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Phra Si Rattana Chedi Emerald Buddha Ubosot Phra Mondop Royal Pantheon Model of Angkor Wat Royal Columbarium Wiharn Yod Ho Prha Monthien Tham The colored prangs (pagodas)

The Temple of the Emerald Buddha

Wat Phra Si Rattanasasadaram, generally called the Temple of the Emerald Buddha in English or Wat Phra Gaeo in Thai, is a temple purpose-built to house a Buddha image carved from a large solid piece of green jadite. Chaophraya Chakri, who went on to become King Rama I, brought the image from Vientiane when he captured the city in 1778. King Rama I built the temple and enshrined the Emerald Buddha there as a symbol of Siam's regained nationhood. The temple does not house any monks. Rather, it is more like the personal chapel of the royal family.
 

Plan of Wat Phra Kaeo
Wat Phra Keo
Model on display in the Rattanakosin Exhibition Hall

You enter the temple compound on the west side, facing the back of the chapel (ubosot) housing the Emerald Buddha. Most visitors climb up to the upper terrace before proceeding around to the entrance to the chapel. North of the ubosot is an elevated platform with three large buildings in a line. Originally, the temple's main library, the Ho Phra Monthien Tham, was on this spot, but it burned down in a fire caused by fireworks later in the reign of King Rama I. He decided to have the Phra Mondop built on this spot. King Rama IV added the Royal Pantheon and the huge Phra Si Rattana Chedi to the upper terrace. He also commissioned the model of Angkor Wat which sits on the north side of the upper terrace.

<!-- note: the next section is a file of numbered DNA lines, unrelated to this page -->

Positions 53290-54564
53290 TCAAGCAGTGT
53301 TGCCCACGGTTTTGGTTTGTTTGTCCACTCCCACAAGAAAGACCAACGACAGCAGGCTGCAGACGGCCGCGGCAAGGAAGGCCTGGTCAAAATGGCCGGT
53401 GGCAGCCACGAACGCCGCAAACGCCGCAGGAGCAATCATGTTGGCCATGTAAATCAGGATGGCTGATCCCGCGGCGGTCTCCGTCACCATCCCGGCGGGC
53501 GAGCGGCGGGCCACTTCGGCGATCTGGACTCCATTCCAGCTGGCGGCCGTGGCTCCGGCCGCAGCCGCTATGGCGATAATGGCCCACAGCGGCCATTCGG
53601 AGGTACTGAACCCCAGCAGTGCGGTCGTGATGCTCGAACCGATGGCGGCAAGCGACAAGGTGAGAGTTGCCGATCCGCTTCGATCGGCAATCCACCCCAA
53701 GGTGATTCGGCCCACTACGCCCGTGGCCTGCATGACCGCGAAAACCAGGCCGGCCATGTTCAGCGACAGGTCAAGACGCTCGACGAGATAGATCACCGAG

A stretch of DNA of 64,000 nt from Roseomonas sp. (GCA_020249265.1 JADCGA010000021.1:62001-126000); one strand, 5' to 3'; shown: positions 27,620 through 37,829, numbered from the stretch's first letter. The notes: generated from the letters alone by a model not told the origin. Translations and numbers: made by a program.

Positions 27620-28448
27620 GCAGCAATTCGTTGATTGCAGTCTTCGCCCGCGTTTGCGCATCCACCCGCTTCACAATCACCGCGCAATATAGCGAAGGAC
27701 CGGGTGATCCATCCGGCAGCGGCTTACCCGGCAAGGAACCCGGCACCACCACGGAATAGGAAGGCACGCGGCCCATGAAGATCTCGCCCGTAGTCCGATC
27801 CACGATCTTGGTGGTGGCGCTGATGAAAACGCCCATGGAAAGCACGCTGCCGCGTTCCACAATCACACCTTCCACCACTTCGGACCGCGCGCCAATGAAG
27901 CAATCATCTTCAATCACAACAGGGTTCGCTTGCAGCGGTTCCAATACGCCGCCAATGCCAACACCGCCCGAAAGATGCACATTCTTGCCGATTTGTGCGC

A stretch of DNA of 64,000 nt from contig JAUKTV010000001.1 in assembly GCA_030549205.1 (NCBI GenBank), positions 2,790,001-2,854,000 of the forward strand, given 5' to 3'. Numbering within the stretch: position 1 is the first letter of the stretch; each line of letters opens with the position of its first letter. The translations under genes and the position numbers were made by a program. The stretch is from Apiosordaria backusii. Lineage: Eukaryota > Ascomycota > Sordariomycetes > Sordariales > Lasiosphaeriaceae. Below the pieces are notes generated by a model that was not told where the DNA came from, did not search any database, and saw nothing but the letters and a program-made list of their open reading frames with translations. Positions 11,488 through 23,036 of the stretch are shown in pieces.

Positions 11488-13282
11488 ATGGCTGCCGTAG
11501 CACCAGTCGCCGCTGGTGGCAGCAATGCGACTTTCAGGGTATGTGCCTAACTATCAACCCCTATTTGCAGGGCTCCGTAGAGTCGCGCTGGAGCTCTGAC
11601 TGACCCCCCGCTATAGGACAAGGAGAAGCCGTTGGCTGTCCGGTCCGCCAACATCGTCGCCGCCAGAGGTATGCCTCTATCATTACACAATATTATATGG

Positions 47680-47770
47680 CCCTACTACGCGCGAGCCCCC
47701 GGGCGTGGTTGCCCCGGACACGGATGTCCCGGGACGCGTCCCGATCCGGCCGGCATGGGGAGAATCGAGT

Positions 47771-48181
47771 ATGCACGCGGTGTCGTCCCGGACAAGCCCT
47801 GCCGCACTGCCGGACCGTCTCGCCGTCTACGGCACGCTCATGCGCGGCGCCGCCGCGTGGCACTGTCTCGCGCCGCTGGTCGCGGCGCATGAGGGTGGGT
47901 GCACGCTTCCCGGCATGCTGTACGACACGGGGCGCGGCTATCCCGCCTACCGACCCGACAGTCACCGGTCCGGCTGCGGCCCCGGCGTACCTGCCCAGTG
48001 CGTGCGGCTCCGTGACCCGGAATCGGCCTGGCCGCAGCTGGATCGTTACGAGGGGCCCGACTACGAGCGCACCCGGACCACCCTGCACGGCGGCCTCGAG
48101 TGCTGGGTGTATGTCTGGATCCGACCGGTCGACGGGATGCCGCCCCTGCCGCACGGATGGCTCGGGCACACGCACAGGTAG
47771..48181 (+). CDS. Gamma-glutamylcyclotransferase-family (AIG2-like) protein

The temple seen from the main entry to the palace
The demonic guards at the temple entrances
Angels and demons guard the mondop
Buddha statues at the corners of the Mondop
Window crown on the Pantheon
Doors to the Pantheon
Colorful demons supporting a stupa
Multicolored towers next to the temple
Gandharara Buddha Chapel
The covered walkway around the chapel housing the Emerald Buddha

North of the elevated terrace are three smaller buildings. At the northeast corner of the courtyard is the Ho Phra Nak, used as a royal columbarium housing the ashes of minor royals. In the center of the northern court is the small Wiharn Yod, which, in a break from the colored mirror tiles of the other buildings, is finished in bits of Chinese porcelain. In the northwest corner is the Ho Phra Monthien Tham, the 'auxiliary library' where Buddhist texts are stored.

View from exit
View from the exit

South of the ubosot are just a couple of buildings. At the southeast corner is the Chapel of the Gandharara Buddha, built by Rama IV. The Gandhara Buddha was used in rain-making rites. Rama IV also built the bell tower in its current form. If you walk past the exit back around to the rear of the ubosot, you'll find a couple of other interesting structures and photo opportunities.

Almost facing the entrance is a bronze statue clothed in white said to represent the Hindu hermit who invented yoga. Behind the statue, inside the consecrated area of the chapel, is a small tower housing a ringed chedi that King Rama IV brought from the north.

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The entire temple is enclosed by a covered gallery, the outer wall of which is painted with elaborate scenes from the Ramakien epic. Each entrance is guarded by a pair of huge demons called yakshas. Along the eastern edge of the temple are eight tall prangs.

» Next: Exit the temple to the middle court of the palace.